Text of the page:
|First Unitarian Universalist Congregation of Ann Arbor|
Why was I holding back? Indeed, why does anyone hold back from entering into or committing to a community?
And people do hold back. Organizational memberships in all sorts of organizations are down. People are passionate about political causes but don't join organizations. Church membership is declining. We talk about the "Spiritual But Not Religious" and the religiously unaffiliated as a growing group. Yet a majority of those who identify themselves as one of the "nones" still believe in God. Maybe they just don't want to join anything.
He noticed that in the advice columns there were more letters asking when and how to get out of a relationship than how to get into one. I verified this fact in the advice columns in the Boston Globe.
This was the clue that led him to conclude that it was fear of ending relationships and being unable to get out of communities that motivated our caution about entering into them.
I connect this with the concept of self-differentiation: ability to stay in relationship when differences arise. Edwin H. Friedman calls it self-differentiation, but Francis David said long ago when he said that "we need not think alike to love alike."
William Ellery Channing calls it having a "Free Mind" and self-possession. His inspired articulation of the free mind is a part of a sermon called "Spiritual Freedom" (1830) in which he equates freedom with self-possession. Today we say that freedom is self-determination. And that freedom is essential to having the confidence to make deep connections.
To put it simply, although we are embedded in many relationships and communities already, we can make a conscious commitment to them only when we are confident in our ability to manage our selves in those relationships. Without self-possession, our choices seem to be only enmeshment or independence. Enmeshment is being over-committed and feeling obligated by the relationship, unable to say no to other's demands, being dominated by the community, losing one self in a group. Independence is just that, staying independent of the relationship, and missing all of its benefits of shared purposeful work, friendship, support and love.
My message is that you probably already have the skills and resources to manage your self in relationships and community. When I think about it, of course, my caution about entering into a new congregation is an ingrained habit that I carry around with me.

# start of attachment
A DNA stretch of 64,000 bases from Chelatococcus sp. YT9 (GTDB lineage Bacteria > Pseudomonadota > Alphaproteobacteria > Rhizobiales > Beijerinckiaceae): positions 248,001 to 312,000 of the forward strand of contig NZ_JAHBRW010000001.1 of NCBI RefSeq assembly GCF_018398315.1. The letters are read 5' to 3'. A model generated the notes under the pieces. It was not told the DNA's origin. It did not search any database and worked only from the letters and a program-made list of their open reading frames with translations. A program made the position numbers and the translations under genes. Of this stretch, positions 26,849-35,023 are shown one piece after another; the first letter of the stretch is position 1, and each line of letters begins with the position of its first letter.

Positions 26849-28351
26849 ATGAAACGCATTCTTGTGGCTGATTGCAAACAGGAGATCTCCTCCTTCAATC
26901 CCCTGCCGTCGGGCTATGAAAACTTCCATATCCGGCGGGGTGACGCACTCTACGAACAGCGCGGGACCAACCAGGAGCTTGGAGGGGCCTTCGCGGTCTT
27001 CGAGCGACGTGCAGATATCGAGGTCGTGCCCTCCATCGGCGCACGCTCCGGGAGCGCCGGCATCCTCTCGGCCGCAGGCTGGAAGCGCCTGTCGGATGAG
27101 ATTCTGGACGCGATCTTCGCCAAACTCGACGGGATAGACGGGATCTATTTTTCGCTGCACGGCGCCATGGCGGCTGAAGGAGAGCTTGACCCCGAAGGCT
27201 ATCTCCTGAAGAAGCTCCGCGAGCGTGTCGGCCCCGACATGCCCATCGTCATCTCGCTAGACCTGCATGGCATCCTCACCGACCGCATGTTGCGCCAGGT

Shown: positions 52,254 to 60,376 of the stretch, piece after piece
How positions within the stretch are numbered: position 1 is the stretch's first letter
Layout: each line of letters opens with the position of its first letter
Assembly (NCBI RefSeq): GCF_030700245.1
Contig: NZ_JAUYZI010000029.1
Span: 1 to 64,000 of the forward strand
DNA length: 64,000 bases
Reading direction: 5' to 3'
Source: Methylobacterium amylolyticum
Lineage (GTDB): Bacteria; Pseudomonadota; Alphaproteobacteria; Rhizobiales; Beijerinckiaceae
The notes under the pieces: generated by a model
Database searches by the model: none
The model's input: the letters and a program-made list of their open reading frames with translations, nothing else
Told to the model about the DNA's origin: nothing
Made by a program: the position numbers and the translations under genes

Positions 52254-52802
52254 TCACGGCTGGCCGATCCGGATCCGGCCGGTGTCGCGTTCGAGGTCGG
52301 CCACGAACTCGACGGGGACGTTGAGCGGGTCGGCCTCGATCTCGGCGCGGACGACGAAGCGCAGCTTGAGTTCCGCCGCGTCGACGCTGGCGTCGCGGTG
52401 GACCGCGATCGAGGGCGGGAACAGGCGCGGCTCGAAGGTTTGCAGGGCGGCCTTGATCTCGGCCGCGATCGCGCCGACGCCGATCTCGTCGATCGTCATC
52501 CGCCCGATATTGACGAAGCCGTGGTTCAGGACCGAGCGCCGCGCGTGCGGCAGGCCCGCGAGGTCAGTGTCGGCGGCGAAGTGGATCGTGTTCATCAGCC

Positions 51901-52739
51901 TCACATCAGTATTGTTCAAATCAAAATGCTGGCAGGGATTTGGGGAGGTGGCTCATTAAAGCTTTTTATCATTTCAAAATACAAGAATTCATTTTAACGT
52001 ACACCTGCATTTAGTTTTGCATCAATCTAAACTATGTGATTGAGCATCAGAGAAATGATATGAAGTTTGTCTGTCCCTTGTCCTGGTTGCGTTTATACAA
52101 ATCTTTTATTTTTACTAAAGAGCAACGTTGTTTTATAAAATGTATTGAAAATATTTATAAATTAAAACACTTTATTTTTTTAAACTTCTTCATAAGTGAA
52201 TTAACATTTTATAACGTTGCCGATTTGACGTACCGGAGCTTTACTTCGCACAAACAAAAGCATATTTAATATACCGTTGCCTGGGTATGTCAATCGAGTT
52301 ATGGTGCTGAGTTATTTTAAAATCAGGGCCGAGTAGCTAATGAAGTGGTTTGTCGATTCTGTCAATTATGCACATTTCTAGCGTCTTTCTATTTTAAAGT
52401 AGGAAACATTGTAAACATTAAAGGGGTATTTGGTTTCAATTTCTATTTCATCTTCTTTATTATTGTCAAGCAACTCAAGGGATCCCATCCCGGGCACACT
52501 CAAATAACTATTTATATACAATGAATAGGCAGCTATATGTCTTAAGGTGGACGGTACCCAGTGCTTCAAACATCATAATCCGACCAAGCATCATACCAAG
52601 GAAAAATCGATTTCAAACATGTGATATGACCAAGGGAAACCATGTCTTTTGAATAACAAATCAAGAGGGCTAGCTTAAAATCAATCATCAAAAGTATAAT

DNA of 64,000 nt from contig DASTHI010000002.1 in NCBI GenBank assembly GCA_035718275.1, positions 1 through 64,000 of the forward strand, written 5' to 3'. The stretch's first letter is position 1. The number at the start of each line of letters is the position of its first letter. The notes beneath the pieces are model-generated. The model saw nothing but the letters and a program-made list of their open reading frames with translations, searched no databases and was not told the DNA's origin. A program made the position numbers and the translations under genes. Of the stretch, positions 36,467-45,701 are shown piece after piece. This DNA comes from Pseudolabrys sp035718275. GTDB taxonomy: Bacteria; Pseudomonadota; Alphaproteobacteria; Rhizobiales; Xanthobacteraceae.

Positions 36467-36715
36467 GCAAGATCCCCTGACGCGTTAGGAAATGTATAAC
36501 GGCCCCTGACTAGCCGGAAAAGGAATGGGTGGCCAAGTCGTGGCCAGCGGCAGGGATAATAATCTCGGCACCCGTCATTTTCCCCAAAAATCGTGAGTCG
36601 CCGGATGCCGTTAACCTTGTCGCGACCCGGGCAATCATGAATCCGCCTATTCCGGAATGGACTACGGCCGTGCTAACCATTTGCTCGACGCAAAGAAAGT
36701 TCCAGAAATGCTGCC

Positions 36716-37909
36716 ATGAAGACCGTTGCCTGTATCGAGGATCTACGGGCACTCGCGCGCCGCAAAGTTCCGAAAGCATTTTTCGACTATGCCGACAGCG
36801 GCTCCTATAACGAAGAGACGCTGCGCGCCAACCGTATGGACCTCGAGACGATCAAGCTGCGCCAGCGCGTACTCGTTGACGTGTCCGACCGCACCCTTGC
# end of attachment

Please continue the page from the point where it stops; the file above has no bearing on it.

You have within yourself the tools and skills to manage your relationships in the church and elsewhere.
The power of saying no.
The resilience to weather other people’s disapproval.
You have the resilience to handle negative feedback. You can handle the fact that if you enter into a relationship with people of another race, or religion, that you might well make some mistakes and embarass yourselves, but you can handle it.
You don’t have to go on every guilt trip that people suggest.
You do not have to have and you will never get a guarantee that every thing you do will turn out well, but your ability to improvise, to respond in the moment, to listen and learn are all that you need to have to go on the journey.
As A. A. Milne writes:
You are braver than you believe, stronger than you seem, and smarter than you think.
But you have to name and face your fears. The problem with privilege (playing the game of life on the easiest difficulty level -- is that you don’t have to conquer your fears to have some, many of your dreams come true. -- and so none of your biggest dreams will ever come true, including your dreams of community and relationships and love.
Liberal Religion is the way of spiritual freedom. The truth that we believe we know is that self-possession and spiritual freedom are linked and are the pre-condition of any sort of progress and spiritual growth.
Channing says that the free mind is one that "protects itself against the usurpations of society and which does not cower to human opinion: which refuses to be a slave of the many or of the few."
Seen from that perspective, freedom is still a live issue, the unfulfilled aspiration of most people in the world. For most people, the song "I Wish I know how it would feel to be free" describes a deep longing.
I wish I knew how it would feel to be free of the limited view of life that comes from my limited experience in the world.
I wish I knew how it would feel to be free of the psychological habits, and compulsions and obsessions that I carry through life.
I wish I knew how it would feel to be free of my silly fears and subtle inhibitions.
And so many others: they wish they knew how it would feel to be free of harsh economic necessity: they wish they knew how it would feel to be free of the boxes, the profiles, that others put them in because of their race, or appearance, or gender expression, or their physical abilities.
For many, many, many people, they wish they knew how it would feel to be free from the threat of violence.
They wish, and I wish, that we knew how it would feel to be free: to be confident and self-empowered to enter into rich social relationships with others, into deep community.
Freedom, a world of freedom, free people joined into free associations, communities that empower freedom: these are still the shining goals of our movement. Not just for the middle classes, for people like us, but for everyone, the whole human family.